We should be scared straight by the growing volume of concussion horror stories
OPINION: Living in America in the late 1970s for a year, the documentary of the time that attracted most comment was called Scared Straight.
It was a social program working with juveniles who had come to the attention of the criminal justice system, and the idea was to take them to prison for a day, have them look at life there and talk with hardcore prisoners about the daily grind.
Now, Sonny Jim, do you still want to steal cars, deal drugs, commit petty assaults? Because this is where you're heading if you keep going on the path you're on. Or are you now scared straight?
Tom Brady's wife Gisele Bundchen reveals the NFL star had a concussion in 2016.
I am not sure what it did to them, but it terrified me and the worst crime I had engaged in at that point was littering.
The climactic moment came when the cameras panned to the one youth who, nearing the end of the visit, still retained some sass, some insolence in his bearing, demonstrating that he was not cowed.
Cue the largest, hardest, meanest prisoner of the lot, walking up to him, bringing his face within two centimetres and purring that in this prison they liked "purty" boys like him, so he'd fit right in. Bringing his face one centimetre closer still, he snarls, "I could bite your nose off and spit it in your face, before the guards could get to me".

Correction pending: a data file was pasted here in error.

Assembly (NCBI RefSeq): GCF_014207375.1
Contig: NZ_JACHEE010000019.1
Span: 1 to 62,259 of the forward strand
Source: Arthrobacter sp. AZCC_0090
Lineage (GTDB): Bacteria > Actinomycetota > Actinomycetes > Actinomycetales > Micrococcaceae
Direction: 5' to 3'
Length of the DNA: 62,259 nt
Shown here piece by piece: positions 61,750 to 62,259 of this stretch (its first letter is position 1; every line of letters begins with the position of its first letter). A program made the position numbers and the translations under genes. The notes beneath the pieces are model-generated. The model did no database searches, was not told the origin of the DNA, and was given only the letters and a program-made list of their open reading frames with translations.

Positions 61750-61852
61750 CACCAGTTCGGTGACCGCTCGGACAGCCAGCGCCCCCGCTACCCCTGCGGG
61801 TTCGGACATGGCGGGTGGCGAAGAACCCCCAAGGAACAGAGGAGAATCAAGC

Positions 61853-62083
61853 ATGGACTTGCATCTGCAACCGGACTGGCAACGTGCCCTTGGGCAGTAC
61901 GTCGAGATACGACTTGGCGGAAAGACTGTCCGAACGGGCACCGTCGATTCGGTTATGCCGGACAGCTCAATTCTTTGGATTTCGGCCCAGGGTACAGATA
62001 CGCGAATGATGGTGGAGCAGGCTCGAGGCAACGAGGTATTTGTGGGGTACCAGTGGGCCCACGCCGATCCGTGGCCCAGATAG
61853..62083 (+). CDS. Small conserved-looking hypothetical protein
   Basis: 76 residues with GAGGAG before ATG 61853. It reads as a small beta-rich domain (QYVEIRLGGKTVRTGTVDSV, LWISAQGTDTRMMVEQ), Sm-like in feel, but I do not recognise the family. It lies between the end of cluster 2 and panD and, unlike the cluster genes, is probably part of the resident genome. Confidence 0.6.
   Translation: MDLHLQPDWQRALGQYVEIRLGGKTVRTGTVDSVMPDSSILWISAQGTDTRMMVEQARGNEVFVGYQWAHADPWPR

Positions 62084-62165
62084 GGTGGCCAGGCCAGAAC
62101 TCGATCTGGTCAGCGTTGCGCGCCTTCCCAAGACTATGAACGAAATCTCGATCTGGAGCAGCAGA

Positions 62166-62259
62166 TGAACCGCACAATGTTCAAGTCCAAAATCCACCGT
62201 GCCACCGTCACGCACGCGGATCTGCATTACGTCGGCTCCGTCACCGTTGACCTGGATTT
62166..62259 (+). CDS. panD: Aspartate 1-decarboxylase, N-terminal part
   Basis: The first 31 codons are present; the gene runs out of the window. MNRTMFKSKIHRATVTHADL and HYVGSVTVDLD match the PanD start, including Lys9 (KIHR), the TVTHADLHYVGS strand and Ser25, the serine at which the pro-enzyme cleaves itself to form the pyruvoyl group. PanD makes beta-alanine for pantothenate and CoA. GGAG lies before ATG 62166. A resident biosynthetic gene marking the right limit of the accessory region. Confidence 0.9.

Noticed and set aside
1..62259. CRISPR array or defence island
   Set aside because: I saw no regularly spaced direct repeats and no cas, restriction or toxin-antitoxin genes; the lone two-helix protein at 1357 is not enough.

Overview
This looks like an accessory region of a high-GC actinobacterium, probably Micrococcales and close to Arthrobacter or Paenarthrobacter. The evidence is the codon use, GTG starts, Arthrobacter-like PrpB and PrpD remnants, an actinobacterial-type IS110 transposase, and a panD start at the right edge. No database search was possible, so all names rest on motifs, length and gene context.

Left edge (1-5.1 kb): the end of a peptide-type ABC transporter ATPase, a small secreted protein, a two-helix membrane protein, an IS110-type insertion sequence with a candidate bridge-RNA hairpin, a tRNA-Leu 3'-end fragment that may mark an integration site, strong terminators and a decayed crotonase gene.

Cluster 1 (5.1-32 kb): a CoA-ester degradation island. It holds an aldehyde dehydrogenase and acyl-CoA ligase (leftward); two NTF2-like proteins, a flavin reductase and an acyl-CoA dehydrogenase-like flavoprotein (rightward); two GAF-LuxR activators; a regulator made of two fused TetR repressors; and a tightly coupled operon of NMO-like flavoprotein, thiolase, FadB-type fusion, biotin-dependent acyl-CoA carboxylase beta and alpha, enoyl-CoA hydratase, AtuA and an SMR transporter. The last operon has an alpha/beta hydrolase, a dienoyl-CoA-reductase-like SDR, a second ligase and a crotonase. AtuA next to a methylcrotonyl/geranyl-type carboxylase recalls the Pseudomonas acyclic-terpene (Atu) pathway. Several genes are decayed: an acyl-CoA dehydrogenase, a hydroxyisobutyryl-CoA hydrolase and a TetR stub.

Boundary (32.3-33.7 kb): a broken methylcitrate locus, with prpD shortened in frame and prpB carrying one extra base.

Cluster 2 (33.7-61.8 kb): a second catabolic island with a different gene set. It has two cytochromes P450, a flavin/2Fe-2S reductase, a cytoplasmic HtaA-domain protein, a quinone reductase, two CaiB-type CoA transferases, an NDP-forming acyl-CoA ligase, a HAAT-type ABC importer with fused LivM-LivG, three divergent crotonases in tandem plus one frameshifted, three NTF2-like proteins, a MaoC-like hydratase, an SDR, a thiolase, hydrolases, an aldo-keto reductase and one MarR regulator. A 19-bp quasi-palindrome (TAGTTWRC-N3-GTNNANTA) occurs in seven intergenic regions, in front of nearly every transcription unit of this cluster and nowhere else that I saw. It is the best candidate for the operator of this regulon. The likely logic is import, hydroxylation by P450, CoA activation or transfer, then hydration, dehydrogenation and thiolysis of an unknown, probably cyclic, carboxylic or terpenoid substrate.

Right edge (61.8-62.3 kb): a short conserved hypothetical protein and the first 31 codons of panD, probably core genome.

All the sass went, all the insolence drained.
I don't advocate it for Australia, but I'd love to see the principle applied to concussion. This week, the supermodel wife of 40-year-old New England Patriots quarterback Tom Brady, Gisele Bundchen, was being interviewed on television and noted in passing: "He had a concussion last year. He has concussions pretty much every ... I mean, we don't talk about it. But he does have concussions. I don't really think it's a healthy thing for anybody to go through."
Tom? Do what I did. Go to Richmond, Virginia. Look up, John Hilton, the hardest, meanest linebacker of the lot, with the Pittsburgh Steelers back in the early 70s. And see what is left of him now, after all those concussions took their toll. And Ms Bundchen? You go, too. And talk to Hilton's wife, about what it was like when, in his mid-50s his behaviour became erratic, his temper uncharacteristically violent, his ability to function fading with every year, until he got to the human wreck you will see before you.
Perhaps you could both go and see the widow of Ray Easterling, Mary-Anne. Ray was one of hundreds of NFL players who have taken their lives. She doesn't live far away. Talk to her about what her life was like with him, and since.
In fact, there is a whole community of NFL wrecks, and their long-suffering wives, or widows, in the area – drawn there by the brain health specialists who congregate in that city. Talk to any of them, and ask them if the glory years they knew, make up for their endless sufferings now.
And then, Tom, see if you really want to continue getting regular concussions into your 40s. If you're not scared straight, you bloody well should be.
- Sydney Morning Herald